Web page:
Did you tell the mechanic about the shaking when you took it in for an alignment? If he was not aware of it, he may have not test-driven it fast enough to check for that.
A broken belt in a tire will cause a wobble. Worn tie rod ends will not cause a shaking, but they can aggravate a shaking caused by something else. Both of these should have been inspected before an alignment was performed. Another possibility is a bent wheel, but you should feel that at almost any speed. Rattling anti-sway bar links are extremely common on this car but they won't cause a wobble either.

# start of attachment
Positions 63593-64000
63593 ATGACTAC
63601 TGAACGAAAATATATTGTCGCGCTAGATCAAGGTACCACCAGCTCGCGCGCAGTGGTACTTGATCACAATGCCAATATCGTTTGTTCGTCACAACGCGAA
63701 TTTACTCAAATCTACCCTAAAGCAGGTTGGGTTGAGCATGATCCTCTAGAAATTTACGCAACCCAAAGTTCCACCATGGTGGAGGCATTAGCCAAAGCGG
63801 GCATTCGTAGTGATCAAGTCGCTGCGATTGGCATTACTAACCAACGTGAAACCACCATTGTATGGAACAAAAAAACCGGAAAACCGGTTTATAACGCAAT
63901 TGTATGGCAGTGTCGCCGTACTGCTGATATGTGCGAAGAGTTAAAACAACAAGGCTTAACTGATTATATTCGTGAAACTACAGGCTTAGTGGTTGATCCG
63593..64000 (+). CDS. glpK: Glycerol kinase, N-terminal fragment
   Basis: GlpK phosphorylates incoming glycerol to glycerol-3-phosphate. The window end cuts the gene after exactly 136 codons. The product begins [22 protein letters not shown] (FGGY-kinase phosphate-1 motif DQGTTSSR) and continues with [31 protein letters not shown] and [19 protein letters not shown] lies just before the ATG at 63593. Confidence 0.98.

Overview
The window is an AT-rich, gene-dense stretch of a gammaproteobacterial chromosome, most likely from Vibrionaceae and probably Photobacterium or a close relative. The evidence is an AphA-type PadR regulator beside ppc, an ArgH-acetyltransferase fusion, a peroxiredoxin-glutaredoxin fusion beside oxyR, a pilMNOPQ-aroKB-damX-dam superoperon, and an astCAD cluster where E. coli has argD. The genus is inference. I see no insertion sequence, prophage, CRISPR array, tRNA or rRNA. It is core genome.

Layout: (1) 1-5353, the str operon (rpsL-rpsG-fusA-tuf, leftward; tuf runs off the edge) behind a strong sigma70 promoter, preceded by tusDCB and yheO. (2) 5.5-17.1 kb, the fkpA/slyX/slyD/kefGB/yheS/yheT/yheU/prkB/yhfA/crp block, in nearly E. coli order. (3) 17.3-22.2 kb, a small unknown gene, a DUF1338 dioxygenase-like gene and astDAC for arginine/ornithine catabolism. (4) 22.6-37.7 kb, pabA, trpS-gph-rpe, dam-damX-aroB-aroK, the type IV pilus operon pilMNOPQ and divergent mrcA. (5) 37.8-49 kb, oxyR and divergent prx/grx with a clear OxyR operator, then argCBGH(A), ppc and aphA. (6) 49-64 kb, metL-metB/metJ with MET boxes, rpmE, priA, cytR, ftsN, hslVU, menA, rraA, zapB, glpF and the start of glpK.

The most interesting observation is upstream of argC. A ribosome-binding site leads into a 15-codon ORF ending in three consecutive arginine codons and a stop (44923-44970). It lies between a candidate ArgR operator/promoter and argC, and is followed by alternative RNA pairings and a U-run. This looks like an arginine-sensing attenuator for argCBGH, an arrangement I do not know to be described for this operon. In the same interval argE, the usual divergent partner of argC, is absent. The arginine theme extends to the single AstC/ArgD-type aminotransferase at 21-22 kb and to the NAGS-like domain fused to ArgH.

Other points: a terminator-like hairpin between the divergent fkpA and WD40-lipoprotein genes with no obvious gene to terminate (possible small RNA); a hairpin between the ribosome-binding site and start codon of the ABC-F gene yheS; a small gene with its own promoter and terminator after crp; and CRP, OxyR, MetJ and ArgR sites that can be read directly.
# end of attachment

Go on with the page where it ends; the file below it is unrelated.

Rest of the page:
Take the car back to the same shop because they will warranty their work. If they find the cause of the shaking, you can legitimately be expected to pay for additional parts and labor, but they should re-align the car for no charge. As a point of interest, all modern alignment equipment is designed to account for and overlook a bent wheel during the setup process, so the alignment can still be correct after replacing the wheel. Replacing worn parts that hold the wheel and steering parts in place, however, will require a re-alignment.
If necessary, go with the mechanic on a test drive to be certain he sees the problem. If it doesn't act up all the time, make mental notes about when it does occur. Things like rough roads, wet roads, only after the engine is warmed up, etc. Can provide clues. You already found one clue; over 40 mph.
Wednesday, April 1st, 2009 AT 12:35 AM